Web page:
Student burnout, school anxiety, and focus on performance are themes I’ve been hearing families struggle with lately. School can be highly competitive for some students. Early on, we encourage pursuit of prestigious academic accolades, awards, and top scores. But research points to social connection as one of the most valuable factors that can predict success for students. We tend to value the brightest star in the sky, rather than a sky full of bright stars, and the effects may be spilling out onto your dining room table at homework time.
If homework time in your house is plagued with procrastinating, frustration, distraction or maybe even explosions, it’s a good time to think about trying some new strategies. Success for your child requires important skills related to comprehension of time, complex planning, and self-regulation. Try incorporating the following strategies to support a balanced and connected approach to learning and success.
1. Consider helping your child start a homework group
Think about how favorably we tend to view independent achievement. He built that with his own two hands. Can you believe she put this whole thing together herself? Maybe you’ve found yourself joyfully giving praise for a young child, hitting developmental milestones, who begins to feed himself, walk, or tie his own shoes “…yay, all by himself!”
Similarly, children are taught early on that it’s necessary to compete in order to stand out. Kids study individually for school so they have a chance to outperform their classmates. Students are spending increasing amounts of time on homework every night, often at the expense of social connection, sleep, and health.
But research now shows us that shifting the focus away from individual achievement and refocusing on a more collaborative model for learning and achieving can dramatically improve performance, reduce anxiety and increase happiness.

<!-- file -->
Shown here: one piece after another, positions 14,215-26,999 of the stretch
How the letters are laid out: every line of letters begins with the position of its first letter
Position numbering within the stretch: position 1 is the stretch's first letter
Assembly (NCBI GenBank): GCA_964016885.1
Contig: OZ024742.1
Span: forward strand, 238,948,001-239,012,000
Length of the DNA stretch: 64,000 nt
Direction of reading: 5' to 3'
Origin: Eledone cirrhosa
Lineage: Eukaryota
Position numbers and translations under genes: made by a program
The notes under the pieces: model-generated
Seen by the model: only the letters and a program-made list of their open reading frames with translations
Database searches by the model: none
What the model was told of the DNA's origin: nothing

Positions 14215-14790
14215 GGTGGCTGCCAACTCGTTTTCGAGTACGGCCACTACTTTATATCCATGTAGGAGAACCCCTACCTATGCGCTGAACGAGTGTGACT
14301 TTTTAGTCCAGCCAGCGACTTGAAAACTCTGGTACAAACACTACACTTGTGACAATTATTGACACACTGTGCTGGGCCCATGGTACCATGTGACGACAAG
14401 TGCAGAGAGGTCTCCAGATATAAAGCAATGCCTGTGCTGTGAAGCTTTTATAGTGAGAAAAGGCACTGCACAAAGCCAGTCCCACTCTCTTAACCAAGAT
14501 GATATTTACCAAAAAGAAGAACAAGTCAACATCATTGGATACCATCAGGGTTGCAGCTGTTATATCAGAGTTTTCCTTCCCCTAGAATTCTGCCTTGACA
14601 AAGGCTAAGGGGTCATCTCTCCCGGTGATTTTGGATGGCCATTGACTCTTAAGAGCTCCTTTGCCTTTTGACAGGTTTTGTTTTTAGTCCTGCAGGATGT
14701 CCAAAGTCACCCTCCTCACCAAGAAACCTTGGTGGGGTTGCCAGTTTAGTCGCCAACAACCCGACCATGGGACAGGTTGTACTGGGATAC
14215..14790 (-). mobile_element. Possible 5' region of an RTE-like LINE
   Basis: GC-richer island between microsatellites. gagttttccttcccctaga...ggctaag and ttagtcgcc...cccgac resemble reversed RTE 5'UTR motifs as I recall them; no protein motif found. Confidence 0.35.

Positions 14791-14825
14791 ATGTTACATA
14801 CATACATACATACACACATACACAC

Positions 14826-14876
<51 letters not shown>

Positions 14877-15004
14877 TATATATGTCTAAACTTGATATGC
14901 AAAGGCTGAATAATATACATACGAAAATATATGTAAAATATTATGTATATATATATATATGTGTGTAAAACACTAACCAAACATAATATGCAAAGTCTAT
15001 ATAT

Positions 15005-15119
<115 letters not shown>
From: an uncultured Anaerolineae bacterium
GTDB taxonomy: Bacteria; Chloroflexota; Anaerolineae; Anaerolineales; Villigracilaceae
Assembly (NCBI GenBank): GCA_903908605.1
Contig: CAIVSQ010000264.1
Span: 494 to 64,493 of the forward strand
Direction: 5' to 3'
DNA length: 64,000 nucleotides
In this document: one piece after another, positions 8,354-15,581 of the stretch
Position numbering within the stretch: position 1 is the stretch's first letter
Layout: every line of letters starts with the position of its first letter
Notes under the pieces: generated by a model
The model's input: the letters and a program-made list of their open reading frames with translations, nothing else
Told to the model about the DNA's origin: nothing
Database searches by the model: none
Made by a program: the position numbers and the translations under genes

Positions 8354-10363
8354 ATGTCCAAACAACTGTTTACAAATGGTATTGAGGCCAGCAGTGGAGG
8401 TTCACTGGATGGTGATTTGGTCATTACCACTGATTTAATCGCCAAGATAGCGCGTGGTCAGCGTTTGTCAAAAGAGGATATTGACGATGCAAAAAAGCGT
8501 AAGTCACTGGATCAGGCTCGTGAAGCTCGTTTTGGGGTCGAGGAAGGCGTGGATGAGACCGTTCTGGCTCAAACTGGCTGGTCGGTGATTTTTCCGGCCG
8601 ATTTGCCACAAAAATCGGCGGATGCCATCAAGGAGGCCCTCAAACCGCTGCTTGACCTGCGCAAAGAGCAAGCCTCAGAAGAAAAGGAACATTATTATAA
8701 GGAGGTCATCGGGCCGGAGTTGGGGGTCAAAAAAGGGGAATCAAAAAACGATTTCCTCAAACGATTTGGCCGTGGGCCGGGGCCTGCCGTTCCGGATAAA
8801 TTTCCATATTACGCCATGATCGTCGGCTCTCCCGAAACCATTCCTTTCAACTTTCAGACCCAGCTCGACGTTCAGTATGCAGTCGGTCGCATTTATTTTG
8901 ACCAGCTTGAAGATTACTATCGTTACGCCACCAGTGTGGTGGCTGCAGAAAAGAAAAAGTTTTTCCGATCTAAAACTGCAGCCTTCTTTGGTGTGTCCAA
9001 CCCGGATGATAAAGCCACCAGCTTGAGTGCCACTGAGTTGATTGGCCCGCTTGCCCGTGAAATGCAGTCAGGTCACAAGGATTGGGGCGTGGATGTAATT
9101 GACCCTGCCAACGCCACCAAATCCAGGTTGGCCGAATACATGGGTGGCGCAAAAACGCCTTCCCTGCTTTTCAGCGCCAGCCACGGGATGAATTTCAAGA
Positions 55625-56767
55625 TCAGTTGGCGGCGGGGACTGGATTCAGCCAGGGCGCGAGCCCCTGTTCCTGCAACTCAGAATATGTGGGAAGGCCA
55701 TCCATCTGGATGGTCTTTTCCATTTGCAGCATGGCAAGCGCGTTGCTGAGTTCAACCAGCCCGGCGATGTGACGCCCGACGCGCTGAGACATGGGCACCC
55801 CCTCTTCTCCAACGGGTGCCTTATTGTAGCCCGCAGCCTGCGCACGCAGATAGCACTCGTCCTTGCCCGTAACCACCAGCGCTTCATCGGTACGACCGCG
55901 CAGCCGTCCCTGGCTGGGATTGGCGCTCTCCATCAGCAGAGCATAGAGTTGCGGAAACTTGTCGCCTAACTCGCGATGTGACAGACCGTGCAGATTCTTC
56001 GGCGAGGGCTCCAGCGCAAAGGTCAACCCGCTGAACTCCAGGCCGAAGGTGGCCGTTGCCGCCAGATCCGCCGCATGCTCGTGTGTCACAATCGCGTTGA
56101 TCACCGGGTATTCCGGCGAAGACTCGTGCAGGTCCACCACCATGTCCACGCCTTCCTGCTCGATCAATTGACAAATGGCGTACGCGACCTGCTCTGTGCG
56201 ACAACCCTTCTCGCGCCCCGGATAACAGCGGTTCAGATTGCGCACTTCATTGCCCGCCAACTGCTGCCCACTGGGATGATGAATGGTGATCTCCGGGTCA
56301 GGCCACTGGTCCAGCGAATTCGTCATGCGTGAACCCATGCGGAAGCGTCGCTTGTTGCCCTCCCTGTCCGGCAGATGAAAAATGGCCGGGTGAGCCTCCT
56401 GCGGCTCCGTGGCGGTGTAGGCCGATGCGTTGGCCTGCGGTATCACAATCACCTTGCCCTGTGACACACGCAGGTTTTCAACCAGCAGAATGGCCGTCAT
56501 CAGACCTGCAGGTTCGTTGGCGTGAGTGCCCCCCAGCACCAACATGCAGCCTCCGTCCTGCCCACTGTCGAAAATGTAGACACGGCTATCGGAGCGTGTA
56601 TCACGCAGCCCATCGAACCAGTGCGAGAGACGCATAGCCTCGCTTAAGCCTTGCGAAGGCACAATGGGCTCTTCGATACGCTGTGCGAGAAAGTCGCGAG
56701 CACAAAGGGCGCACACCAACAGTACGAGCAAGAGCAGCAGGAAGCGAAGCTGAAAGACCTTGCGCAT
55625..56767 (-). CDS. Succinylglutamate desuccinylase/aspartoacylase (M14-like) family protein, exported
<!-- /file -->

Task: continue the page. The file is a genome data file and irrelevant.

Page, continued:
How to do it?
Encourage your child to gather a group of friends or classmates and take turns hosting with other parents. Get to know the strengths and contributions of each child. Teach and model the profound benefits of praise for your child. Point out how each child’s contributions are significant, unique, and crucial to the success of the group. Encourage group members with stronger skills to help struggling members, while also praising the strengths of the child receiving support.
2. Think of yourself as your child’s coach
What is your role during homework time? Are you the timekeeper? Do you give periodic reminders? Do you nag? Have you put yourself in charge of signing in to your child’s online classroom management site daily to look for missing assignments and grades? If you’re seeing a consistent struggle related to homework, there’s a good chance doing things a different way could be key. Now is a good time to work along with your child if you want to see her become more independent down the line.
A child’s capacity to see into the future is limited, and is often—unfortunately—dependent on reminders and directions when it’s time to get things done. Developmentally, a child will move toward independence when she can visualize the end point, or what it will look like when complete. Simply put, your child needs to learn to create and execute her own realistic mental plan for how she will spend her time. You can make an enormous positive impact by serving as her coach. But be careful, your job description is specific.